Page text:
For a hundred years after his death in 1795, Boswell was viewed as a drunk, a rake, and a general buffoon who just happened, by a literary fluke, to have written perhaps the greatest biography in the English language, The Life of Samuel Johnson. Boswell’s reputation was considerably rehabilitated in the twentieth century, in part because of the discovery and publication of vast hordes of his journals and other writings. Building on the work of others who advanced that rehabilitation, Peter Martin presents what is, all in all, a sympathetic portrait of Johnson’s “Bozzy,” who is still what the critics have always said, but is not only that. He was also a modest man, who put his extraordinary literary talent in the service of acutely depicting his world and celebrated figures who defined his world. But finally we want to know Boswell better because we want to know Johnson better, and on that score A Life of James Boswell does not disappoint.
Cardinal Ratzinger: The Vatican’s Enforcer of the Faith. By John L. Allen, Jr. Continuum. 336 pp. $24.95.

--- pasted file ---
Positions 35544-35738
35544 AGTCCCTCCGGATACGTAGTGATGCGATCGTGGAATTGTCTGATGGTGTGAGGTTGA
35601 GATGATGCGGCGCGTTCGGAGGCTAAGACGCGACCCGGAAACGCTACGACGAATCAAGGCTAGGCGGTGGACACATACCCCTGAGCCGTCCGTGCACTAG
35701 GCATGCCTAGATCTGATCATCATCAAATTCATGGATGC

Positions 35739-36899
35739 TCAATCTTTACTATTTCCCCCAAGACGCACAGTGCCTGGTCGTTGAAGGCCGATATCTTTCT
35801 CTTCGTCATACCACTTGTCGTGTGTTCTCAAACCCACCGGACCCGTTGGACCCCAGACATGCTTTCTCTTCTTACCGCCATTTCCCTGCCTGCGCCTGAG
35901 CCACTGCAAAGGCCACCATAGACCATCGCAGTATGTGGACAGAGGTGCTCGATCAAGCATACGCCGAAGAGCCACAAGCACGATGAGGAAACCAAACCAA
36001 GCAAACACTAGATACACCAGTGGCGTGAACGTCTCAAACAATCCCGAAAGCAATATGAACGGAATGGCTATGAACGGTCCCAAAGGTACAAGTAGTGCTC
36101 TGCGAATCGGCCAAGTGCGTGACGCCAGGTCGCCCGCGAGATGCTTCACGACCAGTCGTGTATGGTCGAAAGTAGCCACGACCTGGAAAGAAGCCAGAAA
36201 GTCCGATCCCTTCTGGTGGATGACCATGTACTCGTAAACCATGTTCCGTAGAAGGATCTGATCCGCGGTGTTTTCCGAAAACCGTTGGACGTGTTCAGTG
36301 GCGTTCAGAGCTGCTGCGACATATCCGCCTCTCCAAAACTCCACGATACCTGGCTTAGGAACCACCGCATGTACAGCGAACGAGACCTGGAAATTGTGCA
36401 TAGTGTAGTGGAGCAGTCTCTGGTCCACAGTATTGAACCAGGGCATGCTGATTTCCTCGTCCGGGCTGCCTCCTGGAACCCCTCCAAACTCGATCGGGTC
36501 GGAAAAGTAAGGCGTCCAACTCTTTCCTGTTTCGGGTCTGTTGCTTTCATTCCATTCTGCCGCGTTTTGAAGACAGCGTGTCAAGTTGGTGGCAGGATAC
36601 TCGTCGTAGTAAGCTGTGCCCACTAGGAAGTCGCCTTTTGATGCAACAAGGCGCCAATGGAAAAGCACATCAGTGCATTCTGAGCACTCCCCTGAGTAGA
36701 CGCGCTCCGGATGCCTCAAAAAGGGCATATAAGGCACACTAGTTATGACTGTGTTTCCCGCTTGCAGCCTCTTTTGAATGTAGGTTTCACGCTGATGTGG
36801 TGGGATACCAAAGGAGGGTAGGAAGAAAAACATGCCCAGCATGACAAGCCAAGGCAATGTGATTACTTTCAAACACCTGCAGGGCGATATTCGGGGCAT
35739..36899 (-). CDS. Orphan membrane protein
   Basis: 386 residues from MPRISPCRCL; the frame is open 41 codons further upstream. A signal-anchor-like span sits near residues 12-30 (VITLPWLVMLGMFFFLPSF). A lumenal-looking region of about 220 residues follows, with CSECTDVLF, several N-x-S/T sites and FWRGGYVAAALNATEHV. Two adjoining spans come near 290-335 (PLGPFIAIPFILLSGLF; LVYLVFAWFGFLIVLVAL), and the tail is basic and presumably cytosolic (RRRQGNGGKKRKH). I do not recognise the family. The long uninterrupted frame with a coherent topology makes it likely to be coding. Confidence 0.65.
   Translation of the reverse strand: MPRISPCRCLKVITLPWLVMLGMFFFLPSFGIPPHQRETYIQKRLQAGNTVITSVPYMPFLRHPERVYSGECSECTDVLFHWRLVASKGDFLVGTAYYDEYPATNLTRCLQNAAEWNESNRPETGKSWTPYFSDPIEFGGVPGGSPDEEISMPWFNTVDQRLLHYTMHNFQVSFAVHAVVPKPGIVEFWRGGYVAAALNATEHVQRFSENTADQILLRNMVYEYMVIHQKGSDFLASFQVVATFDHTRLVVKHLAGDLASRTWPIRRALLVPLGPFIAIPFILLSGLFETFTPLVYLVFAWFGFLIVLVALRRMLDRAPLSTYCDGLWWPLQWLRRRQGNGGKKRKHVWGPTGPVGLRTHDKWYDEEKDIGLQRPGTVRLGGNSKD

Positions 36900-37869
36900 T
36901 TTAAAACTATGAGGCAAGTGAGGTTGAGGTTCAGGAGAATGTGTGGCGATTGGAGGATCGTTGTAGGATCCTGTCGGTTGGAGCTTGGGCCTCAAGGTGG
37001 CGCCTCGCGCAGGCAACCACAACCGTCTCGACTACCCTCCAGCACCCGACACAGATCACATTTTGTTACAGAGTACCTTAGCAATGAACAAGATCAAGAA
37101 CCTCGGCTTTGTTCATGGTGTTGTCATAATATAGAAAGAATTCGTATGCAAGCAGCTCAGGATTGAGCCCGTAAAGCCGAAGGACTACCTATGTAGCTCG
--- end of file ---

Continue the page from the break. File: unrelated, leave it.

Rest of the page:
The author is the Rome reporter for the National Catholic Reporter, and, as the subtitle suggests, he does not stray from that paper’s enthusiasm for dissent and hostility to an allegedly oppressive pontificate whose theological dirty work is done by Cardinal Ratzinger and the Congregation for the Doctrine of the Faith. Perhaps sensing that his narrative of ecclesiastical skullduggery is implausibly partisan, Mr. Allen appends several pages in which he generously acknowledges that Ratzinger is right about a few important things. A well–researched, fair–minded, and theologically in formed book on the remarkably complex person and work of Cardinal Ratzinger is still very much needed.
Law and Religion: A Critical Anthology. Edited by Stephen M. Feldman. New York University Press. 483 pp. $24 paper.